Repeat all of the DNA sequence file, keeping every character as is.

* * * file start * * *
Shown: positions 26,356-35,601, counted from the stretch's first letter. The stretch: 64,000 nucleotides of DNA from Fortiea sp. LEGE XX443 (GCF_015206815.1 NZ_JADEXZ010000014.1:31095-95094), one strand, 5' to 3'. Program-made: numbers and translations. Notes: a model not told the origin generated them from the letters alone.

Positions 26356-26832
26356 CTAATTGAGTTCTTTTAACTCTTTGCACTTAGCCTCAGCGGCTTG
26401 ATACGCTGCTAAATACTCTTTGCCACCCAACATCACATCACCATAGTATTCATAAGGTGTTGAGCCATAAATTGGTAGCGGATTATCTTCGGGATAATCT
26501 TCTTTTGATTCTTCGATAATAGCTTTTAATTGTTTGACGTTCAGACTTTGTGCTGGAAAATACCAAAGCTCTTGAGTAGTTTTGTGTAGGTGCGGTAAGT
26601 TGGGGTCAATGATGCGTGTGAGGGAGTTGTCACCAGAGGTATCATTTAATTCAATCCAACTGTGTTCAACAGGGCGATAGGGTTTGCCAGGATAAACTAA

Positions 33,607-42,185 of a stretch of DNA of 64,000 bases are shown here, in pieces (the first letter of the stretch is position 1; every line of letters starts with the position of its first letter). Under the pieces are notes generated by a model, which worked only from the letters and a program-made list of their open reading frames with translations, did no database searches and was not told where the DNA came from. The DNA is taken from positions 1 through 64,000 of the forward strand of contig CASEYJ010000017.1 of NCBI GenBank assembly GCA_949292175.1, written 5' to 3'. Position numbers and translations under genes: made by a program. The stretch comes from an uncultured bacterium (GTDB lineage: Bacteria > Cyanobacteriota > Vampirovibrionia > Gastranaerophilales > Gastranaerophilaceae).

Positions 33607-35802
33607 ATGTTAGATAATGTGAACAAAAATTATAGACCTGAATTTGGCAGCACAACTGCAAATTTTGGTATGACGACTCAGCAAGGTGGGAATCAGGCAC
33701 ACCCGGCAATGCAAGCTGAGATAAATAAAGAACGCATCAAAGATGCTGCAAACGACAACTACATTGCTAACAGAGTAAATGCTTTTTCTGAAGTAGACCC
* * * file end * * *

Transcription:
Shown: positions 26,356-35,601, counted from the stretch's first letter. The stretch: 64,000 nucleotides of DNA from Fortiea sp. LEGE XX443 (GCF_015206815.1 NZ_JADEXZ010000014.1:31095-95094), one strand, 5' to 3'. Program-made: numbers and translations. Notes: a model not told the origin generated them from the letters alone.

Positions 26356-26832
26356 CTAATTGAGTTCTTTTAACTCTTTGCACTTAGCCTCAGCGGCTTG
26401 ATACGCTGCTAAATACTCTTTGCCACCCAACATCACATCACCATAGTATTCATAAGGTGTTGAGCCATAAATTGGTAGCGGATTATCTTCGGGATAATCT
26501 TCTTTTGATTCTTCGATAATAGCTTTTAATTGTTTGACGTTCAGACTTTGTGCTGGAAAATACCAAAGCTCTTGAGTAGTTTTGTGTAGGTGCGGTAAGT
26601 TGGGGTCAATGATGCGTGTGAGGGAGTTGTCACCAGAGGTATCATTTAATTCAATCCAACTGTGTTCAACAGGGCGATAGGGTTTGCCAGGATAAACTAA

Positions 33,607-42,185 of a stretch of DNA of 64,000 bases are shown here, in pieces (the first letter of the stretch is position 1; every line of letters starts with the position of its first letter). Under the pieces are notes generated by a model, which worked only from the letters and a program-made list of their open reading frames with translations, did no database searches and was not told where the DNA came from. The DNA is taken from positions 1 through 64,000 of the forward strand of contig CASEYJ010000017.1 of NCBI GenBank assembly GCA_949292175.1, written 5' to 3'. Position numbers and translations under genes: made by a program. The stretch comes from an uncultured bacterium (GTDB lineage: Bacteria > Cyanobacteriota > Vampirovibrionia > Gastranaerophilales > Gastranaerophilaceae).

Positions 33607-35802
33607 ATGTTAGATAATGTGAACAAAAATTATAGACCTGAATTTGGCAGCACAACTGCAAATTTTGGTATGACGACTCAGCAAGGTGGGAATCAGGCAC
33701 ACCCGGCAATGCAAGCTGAGATAAATAAAGAACGCATCAAAGATGCTGCAAACGACAACTACATTGCTAACAGAGTAAATGCTTTTTCTGAAGTAGACCC